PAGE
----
In my senior year of high school, faced with an otherwise empty slot in my schedule, I, on a whim, registered for an elective course entitled, simply, “Diversity.” Most of the other students I talked to about it–usually white males–scoffed at the subject matter. To a typical jaded high school senior, “diversity” is a word saddled with images of saccharine kids’ TV shows and painfully-contrived story problems in math textbooks that go out of their way to establish the non-white identity of their characters. After all, by high school, especially in a blue state like Oregon, nobody’s really racist anymore. Or sexist.1This, by the by, is total sarcasm. Maybe there are some homophobes, but really, is it worth taking a class about?
Under Bobby Cowles’ instruction, that simple elective opened my eyes to a world of injustice. Without being labeled as such, it was the first sociology class I ever took, exposing how ideas such as”race” are arbitrarily defined social constructs–still very real in their consequences, but entirely construed by society. It showed me the first-hand accounts of members of social minority groups in a way that I likely wouldn’t have encountered elsewhere during high school. But most importantly, it taught me about the concept of privilege.
Peggy McIntosh’s article, “White Privilege: Unpacking the Invisible Knapsack“, was the first mention I’d ever heard of social privilege. She lists 50 ways in which she feels society privileges her simply because she is white. While today, I question whether all of her points truly represent privilege, her larger point still stands: our society is not an equal playing field. Reading it for the first time in high school, this article, more than any other piece of assigned reading, stuck with me and continues to influence my thoughts to this day.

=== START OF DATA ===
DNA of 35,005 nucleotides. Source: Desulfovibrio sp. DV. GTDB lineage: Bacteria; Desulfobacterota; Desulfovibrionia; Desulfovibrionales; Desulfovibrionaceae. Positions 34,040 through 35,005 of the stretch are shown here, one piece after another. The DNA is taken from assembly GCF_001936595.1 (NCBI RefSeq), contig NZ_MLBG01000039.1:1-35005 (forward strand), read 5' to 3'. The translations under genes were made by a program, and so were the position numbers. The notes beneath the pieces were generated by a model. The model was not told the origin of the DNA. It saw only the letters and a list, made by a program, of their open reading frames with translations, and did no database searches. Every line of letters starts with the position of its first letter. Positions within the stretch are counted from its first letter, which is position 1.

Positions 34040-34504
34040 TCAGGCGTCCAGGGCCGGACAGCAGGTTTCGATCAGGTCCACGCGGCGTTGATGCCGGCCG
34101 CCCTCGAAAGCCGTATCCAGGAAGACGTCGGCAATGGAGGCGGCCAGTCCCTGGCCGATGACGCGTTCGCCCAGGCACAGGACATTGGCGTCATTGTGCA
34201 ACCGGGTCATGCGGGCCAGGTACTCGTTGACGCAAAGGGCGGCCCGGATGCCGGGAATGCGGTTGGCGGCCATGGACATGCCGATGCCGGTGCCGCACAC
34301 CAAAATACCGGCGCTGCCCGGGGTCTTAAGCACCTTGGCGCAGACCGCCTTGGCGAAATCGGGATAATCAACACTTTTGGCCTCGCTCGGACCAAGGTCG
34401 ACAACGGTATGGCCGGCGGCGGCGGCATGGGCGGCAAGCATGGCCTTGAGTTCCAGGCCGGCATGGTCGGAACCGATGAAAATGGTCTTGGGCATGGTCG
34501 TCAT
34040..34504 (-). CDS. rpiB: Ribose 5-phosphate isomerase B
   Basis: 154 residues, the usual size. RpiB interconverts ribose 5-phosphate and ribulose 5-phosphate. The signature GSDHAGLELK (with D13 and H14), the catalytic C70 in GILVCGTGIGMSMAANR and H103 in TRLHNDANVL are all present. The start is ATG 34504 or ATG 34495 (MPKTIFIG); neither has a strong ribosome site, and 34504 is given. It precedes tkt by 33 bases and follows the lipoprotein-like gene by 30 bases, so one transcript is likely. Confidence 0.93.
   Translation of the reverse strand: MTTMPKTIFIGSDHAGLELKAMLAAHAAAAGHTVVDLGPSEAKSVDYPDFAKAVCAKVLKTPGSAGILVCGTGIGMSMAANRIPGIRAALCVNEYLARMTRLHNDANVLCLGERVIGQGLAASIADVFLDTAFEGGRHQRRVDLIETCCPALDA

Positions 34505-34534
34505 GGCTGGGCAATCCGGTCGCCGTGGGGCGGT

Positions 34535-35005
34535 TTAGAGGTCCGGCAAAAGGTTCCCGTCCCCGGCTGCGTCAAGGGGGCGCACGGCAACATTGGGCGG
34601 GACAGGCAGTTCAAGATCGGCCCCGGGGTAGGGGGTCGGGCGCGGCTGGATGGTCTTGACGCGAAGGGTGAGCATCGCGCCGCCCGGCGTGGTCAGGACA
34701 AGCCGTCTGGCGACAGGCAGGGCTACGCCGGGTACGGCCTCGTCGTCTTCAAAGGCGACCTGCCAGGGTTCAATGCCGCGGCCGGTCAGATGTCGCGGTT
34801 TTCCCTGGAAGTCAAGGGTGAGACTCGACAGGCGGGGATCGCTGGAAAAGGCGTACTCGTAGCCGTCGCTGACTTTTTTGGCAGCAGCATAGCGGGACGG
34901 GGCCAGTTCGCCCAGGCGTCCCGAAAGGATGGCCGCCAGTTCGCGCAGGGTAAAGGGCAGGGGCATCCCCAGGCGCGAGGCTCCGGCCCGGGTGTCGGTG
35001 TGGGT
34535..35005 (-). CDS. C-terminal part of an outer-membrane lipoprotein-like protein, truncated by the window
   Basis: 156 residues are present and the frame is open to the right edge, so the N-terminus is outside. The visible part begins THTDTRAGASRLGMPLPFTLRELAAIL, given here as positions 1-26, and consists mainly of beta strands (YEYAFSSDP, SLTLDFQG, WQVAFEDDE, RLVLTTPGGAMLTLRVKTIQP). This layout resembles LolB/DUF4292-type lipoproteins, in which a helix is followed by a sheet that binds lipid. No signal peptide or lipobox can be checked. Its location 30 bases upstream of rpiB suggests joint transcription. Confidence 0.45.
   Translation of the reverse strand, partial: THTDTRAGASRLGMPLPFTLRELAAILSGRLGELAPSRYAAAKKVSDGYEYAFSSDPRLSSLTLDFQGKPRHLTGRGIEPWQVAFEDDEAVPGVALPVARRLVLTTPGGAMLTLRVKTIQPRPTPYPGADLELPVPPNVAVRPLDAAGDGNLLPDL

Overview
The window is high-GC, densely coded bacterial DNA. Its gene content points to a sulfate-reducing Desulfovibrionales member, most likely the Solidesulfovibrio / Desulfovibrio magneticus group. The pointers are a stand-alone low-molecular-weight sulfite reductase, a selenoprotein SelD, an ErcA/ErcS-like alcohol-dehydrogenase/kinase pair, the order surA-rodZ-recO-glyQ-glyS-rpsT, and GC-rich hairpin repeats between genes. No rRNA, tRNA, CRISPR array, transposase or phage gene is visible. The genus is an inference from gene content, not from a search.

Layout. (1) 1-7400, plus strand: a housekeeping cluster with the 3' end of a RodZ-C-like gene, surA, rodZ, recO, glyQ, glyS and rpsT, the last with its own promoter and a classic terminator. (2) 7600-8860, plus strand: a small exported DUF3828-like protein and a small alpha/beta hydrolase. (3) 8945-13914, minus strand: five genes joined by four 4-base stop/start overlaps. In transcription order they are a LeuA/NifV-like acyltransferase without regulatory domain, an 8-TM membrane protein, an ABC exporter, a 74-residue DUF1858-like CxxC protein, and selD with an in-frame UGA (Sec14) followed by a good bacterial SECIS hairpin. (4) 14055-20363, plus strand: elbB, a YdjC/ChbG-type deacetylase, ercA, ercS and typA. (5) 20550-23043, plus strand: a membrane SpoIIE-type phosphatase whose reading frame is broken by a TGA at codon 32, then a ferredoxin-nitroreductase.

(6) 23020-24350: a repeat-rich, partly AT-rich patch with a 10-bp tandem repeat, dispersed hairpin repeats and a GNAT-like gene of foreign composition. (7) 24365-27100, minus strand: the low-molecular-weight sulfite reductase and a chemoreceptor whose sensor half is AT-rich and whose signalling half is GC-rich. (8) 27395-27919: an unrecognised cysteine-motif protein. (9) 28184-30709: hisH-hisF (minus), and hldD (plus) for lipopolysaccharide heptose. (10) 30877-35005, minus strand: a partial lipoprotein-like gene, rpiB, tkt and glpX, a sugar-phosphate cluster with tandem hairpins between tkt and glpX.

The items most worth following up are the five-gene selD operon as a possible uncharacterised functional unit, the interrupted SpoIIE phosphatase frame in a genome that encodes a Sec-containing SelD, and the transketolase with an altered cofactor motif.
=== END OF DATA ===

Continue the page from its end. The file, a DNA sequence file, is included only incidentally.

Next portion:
I bring this up because I recently spent some time with a good friend of mine, who’s been thinking a lot longer and harder than me on issues of social justice, and being around her for a while reminded me just how important an idea privilege is–and how so few people are aware of their own. People who don’t see their own privilege fail to see how the structures and institutions of society assist us, a blindness that leads to the mistaken assumption that modern society (especially American society) is anything close to egalitarian. It’s not, and as long as the privileged remain unaware of their privilege, we’re liable to fight to defend the status quo that disadvantages minority groups.
There’s no way I could ever beat the eloquent, incredibly informative primer on privilege over on The Shrub. I’m still working through it. But what I can say is this:
Are you white? Able-bodied? Male? Straight? Cisgender? Middle-class or above? The list goes on and on, but if you’re in any of these groups–and chances are, you are–our society is set up to advantage you, and that’s not going to change quickly. The very least you can do is educate yourself about your privilege and keep it in mind.
I’m gonna be grappling with this one for a while. Expect more thoughts as the summer progresses.
Edit: Corrected “Cisgendered” to “Cisgender”. Thanks for pointing that out, Rachel!
Footnotes [ + ]
|1.||↩||This, by the by, is total sarcasm.|